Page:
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The ITC Statement on Using Tests for Research

The ITC Statement on Using Tests for Research

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Download the ITC Statement on the Use of Tests and Other Assessment Instruments for Research Purposes. (PDF document, original English version)


Translations

The ITC Statement on the Use of Tests and Other Assessment Instruments for Research Purposes: Croatian translation

The ITC Statement on the Use of Tests and Other Assessment Instruments for Research Purposes: Polish translation

The ITC Statement on the Use of Tests and Other Assessment Instruments for Research Purposes: Portuguese translation

The ITC Statement on the Use of Tests and Other Assessment Instruments for Research Purposes: Spanish translation

The ITC Statement on the Use of Tests and Other Assessment Instruments for Research Purposes: Spanish (Argentina) translation

The ITC Statement on the Use of Tests and Other Assessment Instruments for Research Purposes: Ukrainian translation

The ITC Statement on the Use of Tests and Other Assessment Instruments for Research Purposes: Romanian translation


About the ITC Statement on the Use of Tests and Other Assessment Instruments for Research Purposes

Tests and other assessment instruments (e.g. ability and aptitude measures, job simulation exercises, work samples, interview guides) generally are developed for use in research as well as in professional practices (e.g. work and organizational, clinical, or educational). The purposes of tests used in research typically differ from their use in institutional and professional practices. For example, in research practices, test data typically are used to evaluate phenomena (e.g. the test’s characteristics or the relationships between test scores and one variable on another) with the goal to advance scientific knowledge, understanding, and use. In contrast, in institutional and clinical practices, test data typically are used to evaluate and make decisions that may impact individual test-takers.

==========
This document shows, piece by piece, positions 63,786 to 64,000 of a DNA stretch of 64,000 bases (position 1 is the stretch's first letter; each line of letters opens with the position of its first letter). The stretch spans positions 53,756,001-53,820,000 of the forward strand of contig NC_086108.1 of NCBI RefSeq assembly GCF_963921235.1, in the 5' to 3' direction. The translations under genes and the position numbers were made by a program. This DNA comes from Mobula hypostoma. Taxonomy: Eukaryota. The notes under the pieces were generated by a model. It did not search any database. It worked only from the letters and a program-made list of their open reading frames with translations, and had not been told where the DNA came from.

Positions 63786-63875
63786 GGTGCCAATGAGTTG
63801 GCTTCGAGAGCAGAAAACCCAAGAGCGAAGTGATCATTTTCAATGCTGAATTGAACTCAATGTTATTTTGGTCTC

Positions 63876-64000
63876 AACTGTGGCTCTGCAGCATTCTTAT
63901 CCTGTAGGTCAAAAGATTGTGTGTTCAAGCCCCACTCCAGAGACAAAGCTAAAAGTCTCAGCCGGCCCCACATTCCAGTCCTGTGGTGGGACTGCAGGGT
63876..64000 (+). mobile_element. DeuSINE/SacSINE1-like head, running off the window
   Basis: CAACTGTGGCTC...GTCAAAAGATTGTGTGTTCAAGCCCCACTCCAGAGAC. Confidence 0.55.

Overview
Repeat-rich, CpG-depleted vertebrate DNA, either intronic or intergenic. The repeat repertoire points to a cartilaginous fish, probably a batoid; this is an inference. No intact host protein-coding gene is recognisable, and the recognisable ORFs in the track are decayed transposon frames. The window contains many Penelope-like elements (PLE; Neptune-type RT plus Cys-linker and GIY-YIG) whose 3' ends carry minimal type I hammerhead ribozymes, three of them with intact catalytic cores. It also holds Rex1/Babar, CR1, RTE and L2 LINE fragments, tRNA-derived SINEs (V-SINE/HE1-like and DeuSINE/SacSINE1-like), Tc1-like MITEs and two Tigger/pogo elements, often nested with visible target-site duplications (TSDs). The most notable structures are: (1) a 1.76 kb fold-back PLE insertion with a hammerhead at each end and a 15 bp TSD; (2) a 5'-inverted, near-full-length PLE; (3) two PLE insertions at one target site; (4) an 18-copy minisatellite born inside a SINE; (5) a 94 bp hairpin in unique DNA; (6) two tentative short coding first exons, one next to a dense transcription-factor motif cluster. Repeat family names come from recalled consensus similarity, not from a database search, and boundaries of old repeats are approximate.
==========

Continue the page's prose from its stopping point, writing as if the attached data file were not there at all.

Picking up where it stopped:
Legal and professional standards that guide test use in institutional and clinical practice are found in various sources (AERA, APA, & NCME, 1999; APA, 2010). However, similar standards that guide test use in research are less common yet also are needed.

This document is intended to promote the belief that test use in research should abide by legal and ethical principles as well as best practice standards and that tests should be used by competent professionals who focus attention on the rights of test-takers and other parties involved in the testing process. Issues discussed in this document highlight these considerations.